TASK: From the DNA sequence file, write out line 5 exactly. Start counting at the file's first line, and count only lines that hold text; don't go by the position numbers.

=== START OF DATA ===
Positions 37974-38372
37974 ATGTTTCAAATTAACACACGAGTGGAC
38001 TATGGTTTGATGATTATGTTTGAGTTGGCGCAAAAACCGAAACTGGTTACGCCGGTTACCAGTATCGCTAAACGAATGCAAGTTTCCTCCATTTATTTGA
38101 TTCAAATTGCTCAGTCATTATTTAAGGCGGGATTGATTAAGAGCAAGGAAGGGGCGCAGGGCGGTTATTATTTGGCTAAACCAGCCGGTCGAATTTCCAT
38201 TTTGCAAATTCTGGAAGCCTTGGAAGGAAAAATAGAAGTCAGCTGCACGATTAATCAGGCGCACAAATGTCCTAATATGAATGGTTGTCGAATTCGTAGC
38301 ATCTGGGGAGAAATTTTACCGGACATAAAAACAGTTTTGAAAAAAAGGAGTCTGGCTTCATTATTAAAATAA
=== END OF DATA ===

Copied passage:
38201 TTTGCAAATTCTGGAAGCCTTGGAAGGAAAAATAGAAGTCAGCTGCACGATTAATCAGGCGCACAAATGTCCTAATATGAATGGTTGTCGAATTCGTAGC